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Consumer Expenditures and Home Production at Retirement: New Evidence from Germany

Listed author(s):
  • Lührmann, Melanie

    ()

    (Sonderforschungsbereich 504)

This paper investigates consumer expenditures of German households pre- and post-retirement. The widely observed distinct drop in spending upon retirement entry poses an empirical puzzle since life cycle theory predicts smoothing of the marginal utility of consumption over time. As one explanation, I explore the role of home production as a substitute for consumer expenses. Taking a combined look at consumer expenditures and time use pre and post-retirement, I find a significant drop of about 17% of pre-retirement expenses at retirement which coincides with an increase in time spent on home production of an additional 33% per day.

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File URL: http://www.sfb504.uni-mannheim.de/publications/dp07-13.pdf
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Paper provided by Sonderforschungsbereich 504, Universität Mannheim & Sonderforschungsbereich 504, University of Mannheim in its series Sonderforschungsbereich 504 Publications with number 07-13.

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Length: 19 pages
Date of creation: 30 Mar 2007
Handle: RePEc:xrs:sfbmaa:07-13
Note: Financial support from the Deutsche Forschungsgemeinschaft, SFB 504, at the University of Mannheim, is gratefully acknowledged.
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  1. Berkel, Barbara & Börsch-Supan, Axel, 2004. "Pension reform in Germany : the impact on retirement decisions," Papers 04-62, Sonderforschungsbreich 504.
  2. Mette Christensen, 2008. "Demand patterns around retirement: Evidence from Spanish panel data," The School of Economics Discussion Paper Series 0809, Economics, The University of Manchester.
  3. Banks, James & Blundell, Richard & Tanner, Sarah, 1998. "Is There a Retirement-Savings Puzzle?," American Economic Review, American Economic Association, vol. 88(4), pages 769-788, September.
  4. John Laitner & Dan Silverman, 2005. "Estimating Life-Cycle Parameters from Consumption Behavior at Retirement," NBER Working Papers 11163, National Bureau of Economic Research, Inc.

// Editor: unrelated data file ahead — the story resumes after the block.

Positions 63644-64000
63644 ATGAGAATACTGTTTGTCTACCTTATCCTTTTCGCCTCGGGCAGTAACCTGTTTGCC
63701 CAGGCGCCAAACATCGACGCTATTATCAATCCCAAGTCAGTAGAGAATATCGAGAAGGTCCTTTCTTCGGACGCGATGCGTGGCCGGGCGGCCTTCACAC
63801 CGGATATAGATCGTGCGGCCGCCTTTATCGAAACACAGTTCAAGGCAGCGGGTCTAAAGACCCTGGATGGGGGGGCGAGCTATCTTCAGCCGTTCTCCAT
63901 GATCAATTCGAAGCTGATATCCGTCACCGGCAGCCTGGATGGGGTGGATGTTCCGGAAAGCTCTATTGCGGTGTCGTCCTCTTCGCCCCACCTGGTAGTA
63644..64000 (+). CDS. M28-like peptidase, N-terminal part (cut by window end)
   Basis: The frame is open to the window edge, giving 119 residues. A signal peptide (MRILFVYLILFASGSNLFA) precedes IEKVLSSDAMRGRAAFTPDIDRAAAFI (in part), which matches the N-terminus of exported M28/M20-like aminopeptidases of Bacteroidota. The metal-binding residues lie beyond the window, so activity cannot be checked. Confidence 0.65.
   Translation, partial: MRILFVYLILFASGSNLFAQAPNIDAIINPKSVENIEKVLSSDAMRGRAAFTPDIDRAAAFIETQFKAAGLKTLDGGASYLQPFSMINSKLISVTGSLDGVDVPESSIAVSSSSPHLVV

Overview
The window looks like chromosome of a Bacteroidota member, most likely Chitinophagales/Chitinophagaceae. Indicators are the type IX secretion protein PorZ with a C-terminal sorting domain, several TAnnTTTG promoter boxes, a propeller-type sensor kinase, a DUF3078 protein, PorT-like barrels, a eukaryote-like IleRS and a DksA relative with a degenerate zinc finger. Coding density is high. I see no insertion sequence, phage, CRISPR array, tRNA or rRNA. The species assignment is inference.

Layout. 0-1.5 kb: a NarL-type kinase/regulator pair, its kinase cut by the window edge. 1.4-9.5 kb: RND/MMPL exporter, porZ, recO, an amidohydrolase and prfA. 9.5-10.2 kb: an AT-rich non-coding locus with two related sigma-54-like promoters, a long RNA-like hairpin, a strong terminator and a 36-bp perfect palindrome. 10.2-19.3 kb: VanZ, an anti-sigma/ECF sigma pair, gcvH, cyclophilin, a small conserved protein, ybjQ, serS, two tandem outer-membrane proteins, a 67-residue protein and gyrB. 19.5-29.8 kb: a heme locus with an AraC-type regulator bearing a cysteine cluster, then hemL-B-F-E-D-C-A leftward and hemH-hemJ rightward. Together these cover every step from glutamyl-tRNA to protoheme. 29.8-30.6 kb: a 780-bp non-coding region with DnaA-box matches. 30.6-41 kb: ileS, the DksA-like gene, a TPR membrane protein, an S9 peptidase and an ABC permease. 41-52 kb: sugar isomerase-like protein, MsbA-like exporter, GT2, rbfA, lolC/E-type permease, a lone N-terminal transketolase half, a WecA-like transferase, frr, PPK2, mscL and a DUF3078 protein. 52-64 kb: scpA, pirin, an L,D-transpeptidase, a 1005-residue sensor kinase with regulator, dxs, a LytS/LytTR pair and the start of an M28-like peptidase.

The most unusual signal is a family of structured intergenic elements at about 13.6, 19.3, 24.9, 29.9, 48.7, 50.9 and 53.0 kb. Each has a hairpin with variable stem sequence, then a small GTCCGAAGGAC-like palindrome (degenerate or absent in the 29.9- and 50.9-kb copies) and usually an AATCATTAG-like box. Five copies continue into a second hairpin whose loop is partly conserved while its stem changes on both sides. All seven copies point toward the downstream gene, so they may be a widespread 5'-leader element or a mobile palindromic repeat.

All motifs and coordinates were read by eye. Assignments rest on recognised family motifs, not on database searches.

5. Michael Hurd & Susann Rohwedder, 2003. "The Retirement-Consumption Puzzle: Anticipated and Actual Declines in Spending at Retirement," NBER Working Papers 9586, National Bureau of Economic Research, Inc.
  6. Lundberg, Shelly & Startza, Richard & Stillman, Steven, 2003. "The retirement-consumption puzzle: a marital bargaining approach," Journal of Public Economics, Elsevier, vol. 87(5-6), pages 1199-1218, May.
  7. Hamermesh, Daniel S, 1984. "Consumption during Retirement: The Missing Link in the Life Cycle," The Review of Economics and Statistics, MIT Press, vol. 66(1), pages 1-7, February.
  8. Schwerdt, Guido, 2005. "Why does consumption fall at retirement? Evidence from Germany," Economics Letters, Elsevier, vol. 89(3), pages 300-305, December.
  9. Sarah Smith, 2006. "The Retirement-Consumption Puzzle and Involuntary Early Retirement: Evidence from the British Household Panel Survey," Economic Journal, Royal Economic Society, vol. 116(510), pages 130-148, 03.
  10. Raffaelle Miniaci & Chiara Monfardini & Guglielmo Weber, 2003. "Is there a retirement consumption puzzle in Italy?," IFS Working Papers W03/14, Institute for Fiscal Studies.
  11. Barbara Berkel & Axel Börsch-Supan, 2004. "Pension Reform in Germany: The Impact on Retirement Decisions," FinanzArchiv: Public Finance Analysis, Mohr Siebeck, Tübingen, vol. 60(3), pages 393-393, September.
  12. Michael Hurd & Susann Rohwedder, 2006. "Some Answers to The Retirement-Consumption Puzzle," Working Papers 342, RAND Corporation.
  13. Mark Aguiar & Erik Hurst, 2004. "Consumption vs. Expenditure," NBER Working Papers 10307, National Bureau of Economic Research, Inc.
  14. Deaton, Angus & Paxson, Christina, 1994. "Intertemporal Choice and Inequality," Journal of Political Economy, University of Chicago Press, vol. 102(3), pages 437-467, June.
  15. Axel Börsch-Supan & Reinhold Schnabel & Simone Kohnz & Giovanni Mastrobuoni, 2004. "Micro-Modeling of Retirement Decisions in Germany," NBER Chapters,in: Social Security Programs and Retirement around the World: Micro-Estimation, pages 285-344 National Bureau of Economic Research, Inc.
  16. B. Douglas Bernheim & Jonathan Skinner & Steven Weinberg, 2001. "What Accounts for the Variation in Retirement Wealth among U.S. Households?," American Economic Review, American Economic Association, vol. 91(4), pages 832-857, September.
  17. Axel Börsch-Supan & Barbara Berkel, 2004. "Pension Reform in Germany: The Impact on Retirement Decisions," MEA discussion paper series 04062, Munich Center for the Economics of Aging (MEA) at the Max Planck Institute for Social Law and Social Policy.
  18. Joachim Merz, 2001. "Was fehlt in der EVS ? Eine Verteilungsanalyse hoher Einkommen mit der verknüpften Einkommensteuerstatistik für Selbständige und abhängig Beschäftigte," FFB-Discussionpaper 30, Research Institute on Professions (Forschungsinstitut Freie Berufe (FFB)), LEUPHANA University Lüneburg.
  19. Michael Hurd & Susann Rohwedder, 2005. "Changes in Consumption and Activities at Retirement," DNB Working Papers 039, Netherlands Central Bank, Research Department.
  20. Dilnot, Andrew & Disney, Richard & Johnson, Paul & Whitehouse, Edward, 1994. "Pensions policy in the UK: An economic analysis," MPRA Paper 10478, University Library of Munich, Germany.
  21. Sarah Smith (Tanner), 2004. "Can the retirement consumption puzzle be solved?," IFS Working Papers W04/07, Institute for Fiscal Studies.
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